Amazon Web Services recently released a white paper describing how to deploy highly available SQL 2012 instance in AWS Cloud. It is quite interesting reading as Amazon AWS Cloud is not usually associated with running traditional enterprise applications that are not designed for fail. This is mainly because AWS does not offer infrastructure level high availability as is common with clouds based on vSphere which offer by default vSphere HA.
Microsoft SQL Server 2012 AlwaysOn Availability Groups are built on top of Microsoft Windows Server Failover Clustering (WSFC) but do not require any shared block storage or storage replication and therefore are good candidate for deployment into public clouds which do not offer such highly available infrastructure. While reading the white paper I wondered what would be the experience and difference of deploying such setup into vCloud type public cloud. As i am currently testing VMware vCloud Hybrid Service Cloud (vCHS) I just for fun deployed SQL 2012 cluster into it.
Before I will describe the exercise let’s talk about the reasons why to do this. We want to deploy an application into public cloud that requires SQL database with requirements for availability higher than the cloud provider is offering. vCloud clouds with vSphere High Availability usually provide 99.9% availability but that might be not enough if higher availability is required or if we want geo-protection. vSphere HA also does not help if we want to do rolling patch updates of the underlying Microsoft OS (every patch Tuesday).
We can deploy multiple WSFC cluster nodes with SQL DB running on each one into multiple availability zones or multiple regions of one vCloud provider or even to clouds provided by different vCloud providers.
In short SQL AlwaysOn Availability Groups are logical containers of databases and a unit of failover. Each set of availability database is hosted by an availability replica where there is always one read-write primary replica and one or more read-only secondary replicas ready for failover. Primary replica sends transaction logs to the secondary replicas so there is no need for shared storage. AlwaysOn Availability Groups run on top of WSFC cluster who takes care of the resource monitoring, quorum and failover of the resources in case of node failure.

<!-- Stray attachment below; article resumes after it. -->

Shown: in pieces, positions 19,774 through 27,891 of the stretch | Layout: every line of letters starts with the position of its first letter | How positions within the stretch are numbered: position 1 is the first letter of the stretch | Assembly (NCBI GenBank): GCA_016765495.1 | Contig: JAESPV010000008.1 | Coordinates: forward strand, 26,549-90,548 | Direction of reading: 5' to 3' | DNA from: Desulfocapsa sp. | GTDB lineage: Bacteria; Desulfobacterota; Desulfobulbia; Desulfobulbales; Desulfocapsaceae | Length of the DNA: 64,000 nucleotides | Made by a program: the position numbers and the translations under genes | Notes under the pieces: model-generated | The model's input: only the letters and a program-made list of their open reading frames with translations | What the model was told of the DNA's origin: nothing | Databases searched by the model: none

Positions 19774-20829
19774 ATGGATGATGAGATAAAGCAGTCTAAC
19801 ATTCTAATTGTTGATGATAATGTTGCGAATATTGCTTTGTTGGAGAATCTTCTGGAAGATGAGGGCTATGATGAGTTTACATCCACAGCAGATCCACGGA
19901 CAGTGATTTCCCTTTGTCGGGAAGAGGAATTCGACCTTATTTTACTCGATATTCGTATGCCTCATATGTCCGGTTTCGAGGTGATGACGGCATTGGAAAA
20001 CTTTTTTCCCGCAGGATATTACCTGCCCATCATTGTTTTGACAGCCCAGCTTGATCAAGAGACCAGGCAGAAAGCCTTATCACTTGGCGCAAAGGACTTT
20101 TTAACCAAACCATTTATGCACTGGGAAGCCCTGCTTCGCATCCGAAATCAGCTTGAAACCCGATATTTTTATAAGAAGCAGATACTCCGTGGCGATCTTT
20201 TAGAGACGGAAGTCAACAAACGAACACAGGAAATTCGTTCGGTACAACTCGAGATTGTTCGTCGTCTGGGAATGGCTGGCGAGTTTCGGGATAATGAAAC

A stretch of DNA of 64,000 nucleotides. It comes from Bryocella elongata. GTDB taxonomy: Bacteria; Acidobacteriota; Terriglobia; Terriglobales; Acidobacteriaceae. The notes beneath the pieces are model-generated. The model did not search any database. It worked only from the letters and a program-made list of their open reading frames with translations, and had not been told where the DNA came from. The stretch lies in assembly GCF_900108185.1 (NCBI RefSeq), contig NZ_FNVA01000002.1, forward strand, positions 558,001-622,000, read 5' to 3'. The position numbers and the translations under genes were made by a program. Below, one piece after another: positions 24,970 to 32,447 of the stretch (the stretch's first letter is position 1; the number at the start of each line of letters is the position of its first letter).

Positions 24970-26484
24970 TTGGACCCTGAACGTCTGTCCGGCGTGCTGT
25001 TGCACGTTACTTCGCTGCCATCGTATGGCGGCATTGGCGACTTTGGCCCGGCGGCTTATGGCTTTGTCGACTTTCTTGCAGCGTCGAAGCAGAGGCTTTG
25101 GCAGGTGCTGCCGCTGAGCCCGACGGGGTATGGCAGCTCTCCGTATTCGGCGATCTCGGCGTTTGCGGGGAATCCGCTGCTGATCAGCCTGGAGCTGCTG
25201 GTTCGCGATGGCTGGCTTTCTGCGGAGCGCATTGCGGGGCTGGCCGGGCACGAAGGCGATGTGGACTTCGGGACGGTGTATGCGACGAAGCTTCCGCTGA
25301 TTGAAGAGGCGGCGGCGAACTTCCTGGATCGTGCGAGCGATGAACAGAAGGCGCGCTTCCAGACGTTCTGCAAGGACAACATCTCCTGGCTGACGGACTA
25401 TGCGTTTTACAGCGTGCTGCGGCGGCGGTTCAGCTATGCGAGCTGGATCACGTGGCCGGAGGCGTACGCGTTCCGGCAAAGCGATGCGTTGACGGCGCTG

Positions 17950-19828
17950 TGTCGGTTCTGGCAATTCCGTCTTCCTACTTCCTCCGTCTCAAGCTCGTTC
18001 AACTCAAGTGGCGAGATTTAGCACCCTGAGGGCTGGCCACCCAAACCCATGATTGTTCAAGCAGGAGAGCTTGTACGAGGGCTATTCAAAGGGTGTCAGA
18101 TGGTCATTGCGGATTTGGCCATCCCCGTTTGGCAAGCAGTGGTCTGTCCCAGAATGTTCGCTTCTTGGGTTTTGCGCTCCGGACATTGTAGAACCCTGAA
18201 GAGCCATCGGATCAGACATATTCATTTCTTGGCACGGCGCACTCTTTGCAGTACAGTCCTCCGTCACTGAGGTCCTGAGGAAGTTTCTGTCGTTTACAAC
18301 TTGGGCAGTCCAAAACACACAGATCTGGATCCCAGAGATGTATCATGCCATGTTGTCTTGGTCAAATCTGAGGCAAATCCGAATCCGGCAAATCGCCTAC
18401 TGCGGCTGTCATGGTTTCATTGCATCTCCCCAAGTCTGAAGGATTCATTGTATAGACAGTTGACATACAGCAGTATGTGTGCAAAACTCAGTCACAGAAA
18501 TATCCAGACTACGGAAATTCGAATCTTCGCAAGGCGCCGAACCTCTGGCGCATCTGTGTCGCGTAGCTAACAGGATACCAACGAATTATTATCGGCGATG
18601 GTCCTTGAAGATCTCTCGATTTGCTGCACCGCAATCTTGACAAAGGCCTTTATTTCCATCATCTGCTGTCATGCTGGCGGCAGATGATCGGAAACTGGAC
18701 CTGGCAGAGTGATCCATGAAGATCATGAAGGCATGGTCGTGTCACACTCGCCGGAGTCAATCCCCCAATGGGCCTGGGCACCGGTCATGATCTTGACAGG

I have closely followed the whitepaper design mentioned above. Using two cloud availability zones connected with VPN connectivity (provided by Org VDC Edge Gateways) I have deployed two node cluster in different subnets. As all the nodes need to be in the same Active Directory domain I have also set up in each cloud replicated domain controller/DNS. As we have even number of cluster nodes it is also necessary to provide a file share witness. For simplicity I have used one provided by one of the domain controllers but this might not be a good strategy for production deployments as failure of the availability zone where the node and the witness file share are running would render the cluster unusable as the surviving node would not be able to establish majority and the fail over would have to be forced manually. In production we would deploy the witness file share or third node into third availability zone (on-premise data center).